Then, in the generation m+1(m+1>n), the number of VKPBiS will be: L_{m}^{2}/2+L_{m}xL_{m‑1}+L_{m}xL_{m-2}, and accordingly, the double value of the number of ancestors in the previous generation will decrease (2L_{m}) on (L_{m}^{2}/2+L_{m}xL_{m-1}+L_{m}xL_{m-2})/K ancestors. As a result, in the generation m+1, the number of ancestors will be equal to:

2L_{m}-(L_{m}^{2}/2+L_{m}xL_{m‑1}+L_{m}xL_{m-2})/K=L_{m}(2-(L_{m}/2+L_{m-1}+L_{m-2})/K) (1)

**Example 2**

It can be seen from formula (1) that if (L_{m}/2+L_{m-1}+L_{m-2})<K, then the number of ancestors in the next generation is larger than the previous one, if (L_{m}/2+L_{m-1}+L_{m-2})>K, then the number of ancestors in the next generation is less than the previous one, if (L_{m}/2+L_{m‑1}+L_{m-2})=K, then the number of ancestors remains unchanged.

It is clear that in the first generations after the reduction, an increase in the number of ancestors will be observed.

Let us find in general the number of ancestors (for the maximum reduction coefficient K=1.25×2^{2n} for the first reduction in the generation n+1:

*Table 1*

Generation | n-2 | n-1 | n | n+1 | |

Number of ancestors | 2^{n-2} | 2^{n-1} | 2^{n} | 2^{n+1}-1 | … |

Let us find in general the number of ancestors (for the maximum reduction coefficient K=1.25×2^{2(n+1)}=1.25×2^{2n}x4) for the first reduction in the generation n+2:

*Table 2*

Generation | n-1 | n | n+1 | n+2 | |

Number of ancestors | 2^{n-1} | 2^{n } | 2^{n+1} | 2^{n+2}-1 | … |

It can be seen from the above information that the reduction coefficient increased by 4 times, but the number of ancestors increased by 4 in generations n and n+1 (Table 2) in relation to generations n-2 and n-1 (Table 1), respectively, and in generation n+2 increased 4 times without one ancestor.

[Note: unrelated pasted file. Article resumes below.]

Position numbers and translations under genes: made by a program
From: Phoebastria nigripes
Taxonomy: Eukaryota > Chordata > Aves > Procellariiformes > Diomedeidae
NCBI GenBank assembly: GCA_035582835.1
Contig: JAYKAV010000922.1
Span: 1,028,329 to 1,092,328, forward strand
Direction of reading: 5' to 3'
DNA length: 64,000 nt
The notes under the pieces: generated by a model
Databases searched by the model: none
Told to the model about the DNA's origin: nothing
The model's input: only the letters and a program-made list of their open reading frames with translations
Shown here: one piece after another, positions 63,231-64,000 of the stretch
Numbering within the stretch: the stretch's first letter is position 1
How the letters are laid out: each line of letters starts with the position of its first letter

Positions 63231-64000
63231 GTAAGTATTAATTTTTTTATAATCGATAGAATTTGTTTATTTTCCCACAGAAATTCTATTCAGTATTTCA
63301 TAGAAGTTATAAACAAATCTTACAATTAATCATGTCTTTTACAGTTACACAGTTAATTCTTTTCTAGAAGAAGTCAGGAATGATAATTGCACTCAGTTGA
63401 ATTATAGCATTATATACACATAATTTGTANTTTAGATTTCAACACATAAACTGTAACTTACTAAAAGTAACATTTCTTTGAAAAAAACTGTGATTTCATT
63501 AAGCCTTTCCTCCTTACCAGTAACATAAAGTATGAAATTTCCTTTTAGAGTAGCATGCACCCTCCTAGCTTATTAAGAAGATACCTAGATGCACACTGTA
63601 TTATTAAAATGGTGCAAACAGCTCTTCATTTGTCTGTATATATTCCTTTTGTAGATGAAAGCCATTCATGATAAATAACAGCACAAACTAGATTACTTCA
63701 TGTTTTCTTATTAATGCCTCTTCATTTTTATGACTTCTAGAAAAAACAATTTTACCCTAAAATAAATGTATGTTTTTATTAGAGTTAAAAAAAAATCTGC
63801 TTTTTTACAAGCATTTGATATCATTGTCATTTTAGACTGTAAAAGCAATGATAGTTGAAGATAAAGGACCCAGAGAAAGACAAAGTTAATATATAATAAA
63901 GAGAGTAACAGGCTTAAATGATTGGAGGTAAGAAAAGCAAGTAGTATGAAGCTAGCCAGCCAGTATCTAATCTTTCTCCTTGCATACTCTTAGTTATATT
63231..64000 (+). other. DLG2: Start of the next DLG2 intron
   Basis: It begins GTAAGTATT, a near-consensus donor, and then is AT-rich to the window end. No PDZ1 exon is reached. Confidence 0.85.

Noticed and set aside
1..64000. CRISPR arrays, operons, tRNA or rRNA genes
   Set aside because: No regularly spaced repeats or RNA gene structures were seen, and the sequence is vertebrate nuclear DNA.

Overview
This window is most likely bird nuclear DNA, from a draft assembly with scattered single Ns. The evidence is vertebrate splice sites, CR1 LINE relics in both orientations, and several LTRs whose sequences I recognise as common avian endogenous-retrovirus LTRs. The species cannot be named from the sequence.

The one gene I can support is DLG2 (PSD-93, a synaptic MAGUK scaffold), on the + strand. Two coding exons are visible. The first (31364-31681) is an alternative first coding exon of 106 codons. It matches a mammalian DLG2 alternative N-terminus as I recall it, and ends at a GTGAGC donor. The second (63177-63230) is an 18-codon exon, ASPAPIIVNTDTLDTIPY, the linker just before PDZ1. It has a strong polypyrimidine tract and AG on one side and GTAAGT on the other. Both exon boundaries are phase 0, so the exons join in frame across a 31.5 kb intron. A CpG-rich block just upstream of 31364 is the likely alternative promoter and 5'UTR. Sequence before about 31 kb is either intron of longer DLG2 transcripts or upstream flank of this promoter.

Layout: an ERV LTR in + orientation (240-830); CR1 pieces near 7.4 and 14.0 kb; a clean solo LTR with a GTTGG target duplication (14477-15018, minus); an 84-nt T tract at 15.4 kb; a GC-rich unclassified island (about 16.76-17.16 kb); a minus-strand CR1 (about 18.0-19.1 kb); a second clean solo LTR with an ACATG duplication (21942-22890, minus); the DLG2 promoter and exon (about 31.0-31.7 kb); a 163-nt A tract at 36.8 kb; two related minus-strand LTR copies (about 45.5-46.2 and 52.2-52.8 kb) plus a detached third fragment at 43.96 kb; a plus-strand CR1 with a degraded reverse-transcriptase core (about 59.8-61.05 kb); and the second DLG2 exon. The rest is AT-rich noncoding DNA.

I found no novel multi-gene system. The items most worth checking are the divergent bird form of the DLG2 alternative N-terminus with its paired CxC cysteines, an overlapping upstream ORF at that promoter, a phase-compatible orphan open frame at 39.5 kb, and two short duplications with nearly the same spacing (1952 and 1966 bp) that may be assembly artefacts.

Thus, from the formula: L_{n}(2-(L_{n}/2+L_{n-1}+L_{n-2})/K) it can be seen that with an increase in the number of ancestors in each generation and a reduction factor of 4 times, the value of the number of ancestors in each generation also increases almost 4 times. And therefore, at different reduction coefficients, the form of the function remains unchanged, therefore, having studied the function for specific n and K, the results can be extrapolated to other values of n and K.

The values of the number of ancestors are almost identical with a factor of 4 and a difference of 2 generations.

You can see (Table 1,2) that when the reduction coefficient is increased by 2 times, the number of ancestors also increases by 2 times, starting from the next generation.

Moreover, all values of the number of ancestors with intermediate values of the reduction coefficients will be between the corresponding values of the number of ancestors.

Given the great uncertainty in practical genealogy, the reduction coefficient can be rounded to the nearest value equal to 1.25×2^{n}.

Since the function tends to a constant value, the value of the function L_{n}(2-(L_{n}/2+L_{n-1}+L_{n-2})/K)=C, but the function values for previous generations are equal to C(L_{n}=L_{n-1}=L_{n-2}=C). Then C(2-(C/2+C+C)/K=C, whence 2-2.5C/K=1, therefore, C=0.4K. That is, the number of ancestors strive for a constant value of 0.4K.

**Example 3**

In the case of a change in the initial data (input of weight coefficients in formula (1), a decrease or increase in the number of generations affecting the reduction coefficient), the number of ancestors can tend to either a constant value (with a different kind of function) or be in a certain range of infinitely alternating values. But in this study, the most probable initial data are used, on the basis of which the following can be stated.

The number of ancestors in each generation in any branch of the tree tends to a constant value equal to 0.4K (where K is the reduction coefficient equal to the number of possible combinations of pairs of brothers and / or sisters, which result in reduction by one ancestor). The maximum value (0.63K) is achieved in the 2n±1 generation, the minimum (0.21K) after 3 generations, where n is the last generation without ancestor reduction.

Good luck in finding.